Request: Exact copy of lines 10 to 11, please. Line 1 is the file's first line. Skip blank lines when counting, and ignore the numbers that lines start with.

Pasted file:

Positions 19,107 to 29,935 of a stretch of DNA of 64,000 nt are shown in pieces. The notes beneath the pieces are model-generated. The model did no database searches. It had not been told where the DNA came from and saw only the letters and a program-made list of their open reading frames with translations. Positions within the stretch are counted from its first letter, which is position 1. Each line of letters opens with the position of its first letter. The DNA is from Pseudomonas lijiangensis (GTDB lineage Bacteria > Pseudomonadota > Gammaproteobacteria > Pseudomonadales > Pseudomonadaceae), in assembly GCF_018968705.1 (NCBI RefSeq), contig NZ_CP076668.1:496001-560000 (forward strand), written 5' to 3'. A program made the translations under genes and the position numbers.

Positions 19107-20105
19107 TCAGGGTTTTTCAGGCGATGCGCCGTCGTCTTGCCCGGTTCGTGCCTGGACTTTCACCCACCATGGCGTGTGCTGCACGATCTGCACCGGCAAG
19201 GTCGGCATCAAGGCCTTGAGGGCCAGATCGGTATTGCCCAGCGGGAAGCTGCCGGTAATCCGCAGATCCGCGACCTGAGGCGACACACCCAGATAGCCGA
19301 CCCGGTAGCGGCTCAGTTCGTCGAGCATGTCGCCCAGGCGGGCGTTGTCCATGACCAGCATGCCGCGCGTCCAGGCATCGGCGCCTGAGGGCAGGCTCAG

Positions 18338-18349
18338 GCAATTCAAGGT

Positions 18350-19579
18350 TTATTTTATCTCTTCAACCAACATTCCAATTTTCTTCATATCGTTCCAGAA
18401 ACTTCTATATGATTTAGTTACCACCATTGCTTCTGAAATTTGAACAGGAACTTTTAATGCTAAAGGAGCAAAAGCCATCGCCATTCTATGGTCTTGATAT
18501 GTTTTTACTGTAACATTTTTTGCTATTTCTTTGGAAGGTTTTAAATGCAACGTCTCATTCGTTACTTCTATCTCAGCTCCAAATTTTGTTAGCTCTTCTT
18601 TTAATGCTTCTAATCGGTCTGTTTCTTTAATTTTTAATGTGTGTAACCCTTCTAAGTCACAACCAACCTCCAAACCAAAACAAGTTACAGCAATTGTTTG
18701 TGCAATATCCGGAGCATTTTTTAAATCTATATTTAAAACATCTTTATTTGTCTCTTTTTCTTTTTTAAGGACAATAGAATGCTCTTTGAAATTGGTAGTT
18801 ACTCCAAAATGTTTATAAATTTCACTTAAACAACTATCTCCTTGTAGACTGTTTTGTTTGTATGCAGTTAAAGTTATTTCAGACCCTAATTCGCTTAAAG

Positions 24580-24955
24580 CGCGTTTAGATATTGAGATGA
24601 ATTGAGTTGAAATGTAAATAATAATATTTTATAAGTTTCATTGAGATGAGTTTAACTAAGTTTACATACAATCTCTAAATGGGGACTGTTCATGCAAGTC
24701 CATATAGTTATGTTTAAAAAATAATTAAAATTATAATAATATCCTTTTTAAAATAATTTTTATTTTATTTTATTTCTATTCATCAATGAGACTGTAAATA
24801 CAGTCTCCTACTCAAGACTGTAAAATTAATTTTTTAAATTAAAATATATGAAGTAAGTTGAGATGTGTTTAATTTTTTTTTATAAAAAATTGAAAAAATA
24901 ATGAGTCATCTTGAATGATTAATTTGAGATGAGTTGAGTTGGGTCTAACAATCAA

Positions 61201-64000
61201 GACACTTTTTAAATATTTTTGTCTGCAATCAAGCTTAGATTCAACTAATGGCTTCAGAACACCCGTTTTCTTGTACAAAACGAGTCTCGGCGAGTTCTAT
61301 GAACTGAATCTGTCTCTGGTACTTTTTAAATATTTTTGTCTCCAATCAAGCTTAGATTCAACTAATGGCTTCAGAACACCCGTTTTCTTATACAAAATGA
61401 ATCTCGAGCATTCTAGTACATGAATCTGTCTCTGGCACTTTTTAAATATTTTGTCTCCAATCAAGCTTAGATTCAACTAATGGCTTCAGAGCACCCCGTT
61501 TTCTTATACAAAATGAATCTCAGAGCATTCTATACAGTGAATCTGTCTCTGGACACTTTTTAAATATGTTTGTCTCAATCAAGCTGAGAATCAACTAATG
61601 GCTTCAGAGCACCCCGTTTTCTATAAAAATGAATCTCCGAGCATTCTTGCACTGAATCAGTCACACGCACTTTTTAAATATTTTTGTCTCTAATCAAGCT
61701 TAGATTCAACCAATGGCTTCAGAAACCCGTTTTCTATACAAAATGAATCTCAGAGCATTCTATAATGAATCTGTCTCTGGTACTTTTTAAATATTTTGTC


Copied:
18401 ACTTCTATATGATTTAGTTACCACCATTGCTTCTGAAATTTGAACAGGAACTTTTAATGCTAAAGGAGCAAAAGCCATCGCCATTCTATGGTCTTGATAT
18501 GTTTTTACTGTAACATTTTTTGCTATTTCTTTGGAAGGTTTTAAATGCAACGTCTCATTCGTTACTTCTATCTCAGCTCCAAATTTTGTTAGCTCTTCTT